MIT's Undergraduate Research Opportunities Program (UROP)

Guidelines: Patents & Copyrights

UROP students own their intellectual property, except where the invention is subject to the terms of a sponsored research agreement or where the UROP student has made significant use of Institute-administered funds, space, or facilities. In such cases, the property is owned by the Institute. In the event that MIT takes title and the invention is licensed and commercialized, the student inventor will receive a share of MIT's royalties, if any.

When research work is done off-campus, it must be supervised by an MIT faculty member and cannot be at or for a private corporation or commercial entity, even a startup, to qualify for UROP. Invention ownership rights would typically be disposed of in accordance with the terms of the applicable written agreement between the student and the off-campus entity. Off-campus research agreements may provide that ownership of inventions resides with a sponsor other than MIT. If your UROP work is taking place off-campus and you are asked to sign agreements related to ownership of inventions, before signing you are strongly advised to bring the document to UROP staff in 7-104 for further review.

UROP students generally own the copyrights of original material they author (including computer software). Copyrights of in original material authored by MIT students working at a non-MIT facility could be disposed of in accordance with the terms of a written agreement between the student and the facility. Again, agreements given to UROP students to sign by a non-MIT organization should first be reviewed by UROP staff.

It is MIT policy that agreements governing intellectual property created by UROP students should explicitly give ownership of original material (including computer software) authored by UROP students to the student where there is no conflict with other faculty or institutional obligations or program requirements.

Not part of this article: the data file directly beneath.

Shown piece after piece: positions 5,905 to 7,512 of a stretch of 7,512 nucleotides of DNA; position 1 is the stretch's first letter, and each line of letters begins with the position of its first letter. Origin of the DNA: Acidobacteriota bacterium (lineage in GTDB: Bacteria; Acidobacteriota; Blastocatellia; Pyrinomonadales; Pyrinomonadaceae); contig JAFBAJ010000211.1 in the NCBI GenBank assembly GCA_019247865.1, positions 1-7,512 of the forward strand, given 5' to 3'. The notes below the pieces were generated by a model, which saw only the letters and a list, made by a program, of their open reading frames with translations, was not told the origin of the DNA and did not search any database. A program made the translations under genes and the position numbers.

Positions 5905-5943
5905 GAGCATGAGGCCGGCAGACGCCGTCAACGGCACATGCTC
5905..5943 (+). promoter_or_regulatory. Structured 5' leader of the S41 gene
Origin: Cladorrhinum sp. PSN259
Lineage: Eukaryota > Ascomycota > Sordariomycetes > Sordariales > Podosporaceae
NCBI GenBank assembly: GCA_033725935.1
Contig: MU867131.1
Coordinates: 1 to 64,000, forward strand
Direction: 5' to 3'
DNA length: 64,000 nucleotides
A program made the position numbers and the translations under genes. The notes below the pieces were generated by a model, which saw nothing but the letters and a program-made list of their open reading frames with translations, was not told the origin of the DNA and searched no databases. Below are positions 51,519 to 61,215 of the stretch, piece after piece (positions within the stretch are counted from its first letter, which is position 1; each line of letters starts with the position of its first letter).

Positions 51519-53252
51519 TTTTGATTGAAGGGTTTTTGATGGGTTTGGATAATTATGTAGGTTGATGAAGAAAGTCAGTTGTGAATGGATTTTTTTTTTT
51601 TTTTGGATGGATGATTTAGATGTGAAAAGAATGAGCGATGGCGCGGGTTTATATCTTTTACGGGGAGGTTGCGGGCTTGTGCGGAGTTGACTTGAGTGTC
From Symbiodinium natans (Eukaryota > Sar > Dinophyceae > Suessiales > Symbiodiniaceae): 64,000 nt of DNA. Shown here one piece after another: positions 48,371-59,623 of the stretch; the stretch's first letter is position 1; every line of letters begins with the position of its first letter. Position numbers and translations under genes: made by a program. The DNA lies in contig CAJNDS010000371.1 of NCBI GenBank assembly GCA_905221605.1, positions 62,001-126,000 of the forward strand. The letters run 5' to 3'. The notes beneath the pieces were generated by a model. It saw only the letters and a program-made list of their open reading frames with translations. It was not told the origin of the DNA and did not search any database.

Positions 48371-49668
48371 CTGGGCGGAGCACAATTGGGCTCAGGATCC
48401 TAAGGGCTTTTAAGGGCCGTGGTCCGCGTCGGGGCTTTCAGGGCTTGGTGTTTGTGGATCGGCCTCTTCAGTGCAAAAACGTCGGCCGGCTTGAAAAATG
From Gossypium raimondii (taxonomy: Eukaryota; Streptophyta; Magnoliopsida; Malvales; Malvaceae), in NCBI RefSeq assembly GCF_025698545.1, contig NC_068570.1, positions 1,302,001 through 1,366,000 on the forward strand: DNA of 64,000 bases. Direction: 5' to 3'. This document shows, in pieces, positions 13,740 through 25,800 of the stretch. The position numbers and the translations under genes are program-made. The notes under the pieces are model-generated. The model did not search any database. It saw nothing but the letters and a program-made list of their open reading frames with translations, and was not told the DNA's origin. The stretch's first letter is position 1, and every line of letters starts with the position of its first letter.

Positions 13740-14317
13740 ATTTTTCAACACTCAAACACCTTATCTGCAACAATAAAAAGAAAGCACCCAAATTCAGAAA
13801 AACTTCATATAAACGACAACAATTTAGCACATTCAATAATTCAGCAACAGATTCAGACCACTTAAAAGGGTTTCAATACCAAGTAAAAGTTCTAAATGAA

Patenting an Invention

There are a number of routes open to those interested in patenting an invention. You may, subject to the limitations otherwise found in this policy statement, retain ownership and pay the legal costs yourself, or you may choose to relinquish ownership to MIT through the Technology Licensing Office (TLO), which will undertake the patenting costs and attempt to license the invention. As an inventor, you will be entitled to receive one third of the net royalties. Sometimes special arrangements can be made that permit MIT inventors to work with students at the Franklin Pierce Law Center to pursue patent protection and licensing as a co-venture.

UROP students interested in patents, confidentiality, and copyright issues may wish to consult the TLO publication, Guide to the Ownership, Distribution and Commercial Development of MIT Technology, available online, and consult with TLO at NE25-230, x3-6966.

Publishing Research Articles

It is not uncommon for UROPers to contribute to research articles. If you plan to publish an article about your UROP research, or discuss your research with a journalist, you must get prior approval from your faculty supervisor. For more information, contact UROP staff in Room 7-104.

 

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